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|Title:||Suppressing feelings: A double-edged sword to consumer judgment and choice||Authors:||Qiu, C.
|Issue Date:||2009||Citation:||Qiu, C., Lee, Y.H., Yeung, C.W.M. (2009). Suppressing feelings: A double-edged sword to consumer judgment and choice. Journal of Consumer Psychology 19 (3) : 427-439. ScholarBank@NUS Repository. https://doi.org/10.1016/j.jcps.2009.04.004||Abstract:||Consumers may suppress their feelings toward the attractive looks of products when they wish to minimize the influence of feelings on their judgments and choices. However, this research suggests that feeling suppression may result in a paradoxical reliance on feelings in product judgments and choices, especially when the product performance judgment is difficult to make. Findings from a series of experiments suggest that this paradoxical effect stems from the requisite resource input for feeling suppression and the consequent resource competition with functionality processing which then impairs product performance judgment. © 2009 Society for Consumer Psychology.||Source Title:||Journal of Consumer Psychology||URI:||http://scholarbank.nus.edu.sg/handle/10635/43879||ISSN:||10577408||DOI:||10.1016/j.jcps.2009.04.004|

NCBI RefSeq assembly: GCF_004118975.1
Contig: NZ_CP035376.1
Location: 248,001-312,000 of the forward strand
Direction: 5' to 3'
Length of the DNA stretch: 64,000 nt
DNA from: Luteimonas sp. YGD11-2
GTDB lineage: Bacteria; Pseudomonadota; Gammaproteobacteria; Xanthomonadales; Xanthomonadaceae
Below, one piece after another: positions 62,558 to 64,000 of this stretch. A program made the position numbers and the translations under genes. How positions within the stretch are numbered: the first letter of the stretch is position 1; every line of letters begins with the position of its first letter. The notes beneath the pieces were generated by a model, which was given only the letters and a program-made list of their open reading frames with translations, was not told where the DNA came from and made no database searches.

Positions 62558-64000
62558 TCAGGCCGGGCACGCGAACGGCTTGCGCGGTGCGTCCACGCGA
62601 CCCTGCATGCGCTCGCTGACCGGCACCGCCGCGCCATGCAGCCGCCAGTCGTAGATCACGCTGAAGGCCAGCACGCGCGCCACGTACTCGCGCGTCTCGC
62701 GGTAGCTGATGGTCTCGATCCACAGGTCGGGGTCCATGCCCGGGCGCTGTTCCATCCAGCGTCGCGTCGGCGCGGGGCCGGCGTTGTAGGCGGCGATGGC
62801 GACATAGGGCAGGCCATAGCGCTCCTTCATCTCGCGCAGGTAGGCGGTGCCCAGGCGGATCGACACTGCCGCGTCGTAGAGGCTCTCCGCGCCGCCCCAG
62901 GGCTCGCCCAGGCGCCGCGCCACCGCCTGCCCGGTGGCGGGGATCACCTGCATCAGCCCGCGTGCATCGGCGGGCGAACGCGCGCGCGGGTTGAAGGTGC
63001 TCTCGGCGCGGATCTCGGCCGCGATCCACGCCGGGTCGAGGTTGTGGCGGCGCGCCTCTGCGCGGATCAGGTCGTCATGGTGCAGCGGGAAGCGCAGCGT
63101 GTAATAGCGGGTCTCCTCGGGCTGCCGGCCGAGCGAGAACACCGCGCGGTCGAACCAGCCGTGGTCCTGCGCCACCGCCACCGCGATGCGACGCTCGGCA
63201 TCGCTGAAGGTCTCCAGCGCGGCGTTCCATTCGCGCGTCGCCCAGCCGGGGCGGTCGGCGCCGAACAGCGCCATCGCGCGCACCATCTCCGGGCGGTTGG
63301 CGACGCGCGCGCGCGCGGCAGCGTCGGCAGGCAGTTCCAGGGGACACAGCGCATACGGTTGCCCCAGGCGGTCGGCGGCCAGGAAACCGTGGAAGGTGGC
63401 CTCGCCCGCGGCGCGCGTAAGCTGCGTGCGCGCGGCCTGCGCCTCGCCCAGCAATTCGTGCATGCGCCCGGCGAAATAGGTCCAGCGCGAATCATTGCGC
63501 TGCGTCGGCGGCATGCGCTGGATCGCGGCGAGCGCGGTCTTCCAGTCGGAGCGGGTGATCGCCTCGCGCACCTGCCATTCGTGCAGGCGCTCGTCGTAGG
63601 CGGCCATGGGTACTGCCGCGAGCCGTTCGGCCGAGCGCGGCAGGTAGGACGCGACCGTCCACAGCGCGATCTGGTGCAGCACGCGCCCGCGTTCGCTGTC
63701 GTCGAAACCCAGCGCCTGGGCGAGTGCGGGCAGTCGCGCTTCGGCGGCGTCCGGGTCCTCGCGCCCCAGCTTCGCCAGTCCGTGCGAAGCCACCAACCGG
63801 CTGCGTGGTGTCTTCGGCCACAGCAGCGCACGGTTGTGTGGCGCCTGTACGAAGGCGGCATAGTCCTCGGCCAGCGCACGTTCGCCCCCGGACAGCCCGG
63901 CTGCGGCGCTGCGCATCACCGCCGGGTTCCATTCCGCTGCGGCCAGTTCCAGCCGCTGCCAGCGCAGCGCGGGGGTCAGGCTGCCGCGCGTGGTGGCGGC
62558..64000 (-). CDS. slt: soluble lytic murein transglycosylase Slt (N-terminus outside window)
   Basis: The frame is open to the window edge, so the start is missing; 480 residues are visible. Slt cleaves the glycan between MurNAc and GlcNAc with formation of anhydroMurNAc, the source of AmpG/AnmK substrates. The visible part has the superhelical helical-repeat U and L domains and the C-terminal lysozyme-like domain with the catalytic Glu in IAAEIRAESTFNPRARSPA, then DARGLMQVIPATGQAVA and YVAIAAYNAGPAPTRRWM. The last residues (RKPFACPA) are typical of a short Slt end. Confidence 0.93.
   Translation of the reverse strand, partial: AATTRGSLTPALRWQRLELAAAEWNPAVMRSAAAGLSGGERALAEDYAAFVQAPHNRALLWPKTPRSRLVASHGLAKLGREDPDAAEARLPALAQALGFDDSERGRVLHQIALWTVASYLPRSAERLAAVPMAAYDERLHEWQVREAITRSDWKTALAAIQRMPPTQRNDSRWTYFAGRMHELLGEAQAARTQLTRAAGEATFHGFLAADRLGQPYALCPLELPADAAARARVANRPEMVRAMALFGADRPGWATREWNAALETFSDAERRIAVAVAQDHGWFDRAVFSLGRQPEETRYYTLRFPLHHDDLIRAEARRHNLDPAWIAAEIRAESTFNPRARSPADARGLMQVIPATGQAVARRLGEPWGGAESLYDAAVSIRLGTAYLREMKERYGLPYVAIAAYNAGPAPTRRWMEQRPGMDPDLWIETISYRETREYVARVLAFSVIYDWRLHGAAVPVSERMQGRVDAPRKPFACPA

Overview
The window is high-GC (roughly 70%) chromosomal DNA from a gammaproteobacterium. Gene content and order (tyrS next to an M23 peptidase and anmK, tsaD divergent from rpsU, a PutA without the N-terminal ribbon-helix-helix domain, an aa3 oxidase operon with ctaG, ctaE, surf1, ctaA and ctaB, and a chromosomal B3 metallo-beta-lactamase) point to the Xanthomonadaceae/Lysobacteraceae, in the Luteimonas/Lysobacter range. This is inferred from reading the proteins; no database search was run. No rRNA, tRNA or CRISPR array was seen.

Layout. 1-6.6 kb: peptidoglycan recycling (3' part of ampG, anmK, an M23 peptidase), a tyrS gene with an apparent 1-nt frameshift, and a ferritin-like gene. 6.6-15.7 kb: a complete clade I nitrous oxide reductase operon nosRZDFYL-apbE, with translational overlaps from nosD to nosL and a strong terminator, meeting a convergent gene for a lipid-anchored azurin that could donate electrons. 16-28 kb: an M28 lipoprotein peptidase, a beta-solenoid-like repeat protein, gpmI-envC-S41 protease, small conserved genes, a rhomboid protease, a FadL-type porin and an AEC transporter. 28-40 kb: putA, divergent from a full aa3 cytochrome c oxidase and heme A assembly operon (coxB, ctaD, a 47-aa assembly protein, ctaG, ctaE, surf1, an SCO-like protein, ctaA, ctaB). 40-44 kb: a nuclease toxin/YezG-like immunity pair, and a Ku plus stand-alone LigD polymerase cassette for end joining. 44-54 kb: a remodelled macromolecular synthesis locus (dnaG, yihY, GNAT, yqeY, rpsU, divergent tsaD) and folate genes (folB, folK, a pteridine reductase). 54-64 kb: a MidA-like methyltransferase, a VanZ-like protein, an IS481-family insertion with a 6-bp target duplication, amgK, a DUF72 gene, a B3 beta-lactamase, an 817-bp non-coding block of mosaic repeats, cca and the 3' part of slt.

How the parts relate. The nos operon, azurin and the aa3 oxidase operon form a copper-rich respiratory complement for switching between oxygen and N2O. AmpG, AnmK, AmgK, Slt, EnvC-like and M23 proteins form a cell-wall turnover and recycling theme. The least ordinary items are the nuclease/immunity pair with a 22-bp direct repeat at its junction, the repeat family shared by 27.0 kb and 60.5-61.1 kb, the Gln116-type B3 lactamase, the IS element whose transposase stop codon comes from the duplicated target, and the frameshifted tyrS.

|Appears in Collections:||Staff Publications|
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